Article: What Is Holding Up the Delivery of the Long-Awaited Iraqi Oil Law? (August 22, 2007)
Article: Oil Giants Rush to Lay Claim to Iraq (August 19, 2007)
Article: Why Iraqis Oppose US-Backed Oil Law (August 19, 2007)
Research: Iraq Oil: The Vultures are Waiting (Sarah Meyer, 03 September 2007)
Article: Commentary: Iraq's wealth in the balance (08 August 2007)
Article: 108 Iraqi oil experts demand slow down in passage of Oil and Gas law (30 July 2007)
Article: Iraq's Workers Strike to Keep Their Oil (June 2007)
Article: What Congress Really Approved: Benchmark No. 1: Privatizing Iraq's Oil for US Companies (May 26, 2007)
Article: Losing Fuel (May 25, 2007)
Article: Some Iraqi MPs Say Draft Oil Law Unacceptable (20 May 2007)
Article: Iraq-Iran Increasing Bilateral Ties (18 May 2007)
Article: Iraqis Resist US Pressure to Enact Oil Law (May 13, 2007 Los Angeles Times)
Article: Billions in Oil Missing in Iraq, U.S. Study Says (12 May 2007)
Article: Iraq War Is All About Controlling The Oil (11 May 2007)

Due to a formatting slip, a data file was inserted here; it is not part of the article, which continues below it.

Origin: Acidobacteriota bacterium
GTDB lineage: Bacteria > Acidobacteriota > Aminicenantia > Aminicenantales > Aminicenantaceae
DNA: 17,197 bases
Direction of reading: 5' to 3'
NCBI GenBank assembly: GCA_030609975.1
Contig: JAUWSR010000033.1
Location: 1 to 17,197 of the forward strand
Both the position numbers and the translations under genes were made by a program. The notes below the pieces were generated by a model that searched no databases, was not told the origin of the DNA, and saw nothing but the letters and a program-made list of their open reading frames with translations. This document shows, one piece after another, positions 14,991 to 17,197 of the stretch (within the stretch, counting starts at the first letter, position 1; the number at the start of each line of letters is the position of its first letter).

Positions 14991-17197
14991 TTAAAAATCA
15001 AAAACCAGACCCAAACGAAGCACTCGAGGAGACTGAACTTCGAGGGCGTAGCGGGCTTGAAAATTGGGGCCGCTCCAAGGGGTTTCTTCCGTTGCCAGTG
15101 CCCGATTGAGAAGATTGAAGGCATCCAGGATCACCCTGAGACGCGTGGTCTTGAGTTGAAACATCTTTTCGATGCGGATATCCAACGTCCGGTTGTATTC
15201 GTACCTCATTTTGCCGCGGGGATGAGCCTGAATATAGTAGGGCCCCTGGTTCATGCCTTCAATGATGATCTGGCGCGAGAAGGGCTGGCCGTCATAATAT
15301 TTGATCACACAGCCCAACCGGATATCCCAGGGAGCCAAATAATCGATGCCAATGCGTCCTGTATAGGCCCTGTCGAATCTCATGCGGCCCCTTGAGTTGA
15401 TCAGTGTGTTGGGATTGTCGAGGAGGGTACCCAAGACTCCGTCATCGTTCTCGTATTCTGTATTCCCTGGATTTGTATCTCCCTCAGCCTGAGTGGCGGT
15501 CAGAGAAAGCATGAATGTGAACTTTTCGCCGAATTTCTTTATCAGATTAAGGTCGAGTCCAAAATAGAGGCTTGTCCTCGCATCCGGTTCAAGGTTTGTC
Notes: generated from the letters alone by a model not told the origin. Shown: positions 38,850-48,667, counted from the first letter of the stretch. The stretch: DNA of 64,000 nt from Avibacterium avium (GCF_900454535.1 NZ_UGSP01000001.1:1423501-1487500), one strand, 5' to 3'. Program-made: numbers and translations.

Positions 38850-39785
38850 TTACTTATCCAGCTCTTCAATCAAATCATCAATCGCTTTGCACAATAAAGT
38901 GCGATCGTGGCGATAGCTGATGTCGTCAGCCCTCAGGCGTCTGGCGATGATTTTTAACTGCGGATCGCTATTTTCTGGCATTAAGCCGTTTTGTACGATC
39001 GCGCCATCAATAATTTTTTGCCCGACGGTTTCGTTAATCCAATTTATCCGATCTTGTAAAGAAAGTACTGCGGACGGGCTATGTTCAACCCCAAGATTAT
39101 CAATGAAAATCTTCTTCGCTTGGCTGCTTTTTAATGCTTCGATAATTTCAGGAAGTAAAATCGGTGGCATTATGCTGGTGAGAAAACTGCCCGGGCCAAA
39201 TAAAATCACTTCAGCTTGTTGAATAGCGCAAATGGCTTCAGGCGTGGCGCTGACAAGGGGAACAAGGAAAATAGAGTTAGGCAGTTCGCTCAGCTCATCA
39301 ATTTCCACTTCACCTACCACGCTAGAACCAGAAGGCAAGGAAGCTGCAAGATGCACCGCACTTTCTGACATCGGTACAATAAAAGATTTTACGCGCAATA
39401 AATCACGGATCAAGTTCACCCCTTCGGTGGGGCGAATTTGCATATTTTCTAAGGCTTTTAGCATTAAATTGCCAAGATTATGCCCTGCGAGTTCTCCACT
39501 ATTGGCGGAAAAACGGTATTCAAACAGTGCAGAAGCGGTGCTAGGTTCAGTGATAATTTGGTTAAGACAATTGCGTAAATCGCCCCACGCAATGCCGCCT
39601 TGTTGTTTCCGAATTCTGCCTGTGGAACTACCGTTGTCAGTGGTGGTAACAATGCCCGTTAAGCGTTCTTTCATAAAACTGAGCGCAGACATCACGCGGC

Research: The Iraq Oil Crunch: Index Timeline (Sarah Meyer, 09 May 2007)
Article: The Struggle over Iraqi Oil (May 8, 2007 TomDispatch)
Article: Kurds to 'block' Iraq oil law (29 April 2007)
Article: Iraq May Have Massive Undiscovered Reserves (19 April 2007)
Article: Violence Threatens Oil (April 13, 2007 UPI)
Article: Iraq Oil Law Turns Back the Clock to 1951 (13 April 2007)
Article: Sunni MP: U.S. Helped Shape Iraq Oil Law (07 April 2007)
Article: Bush Bailout Pal Drooling For Iraqi Oil (April 2007)
Article: Kurds Near Agreement with 15 Oil Companies (23 March 2007)
Mystery of Missing
Meters: Accounting for Iraq’s Oil Revenue
(March 22, 2007
Article: Whose Oil Is It, Anyway? (March 13, 2007 New York Times)
Article: Foreign Office Helped Set Up Iraqi Oil Deals (March 11, 2007 Independent)
Article: BG Spearheads Move to Tap Iraq's Riches (March 10, 2007 Telegraph)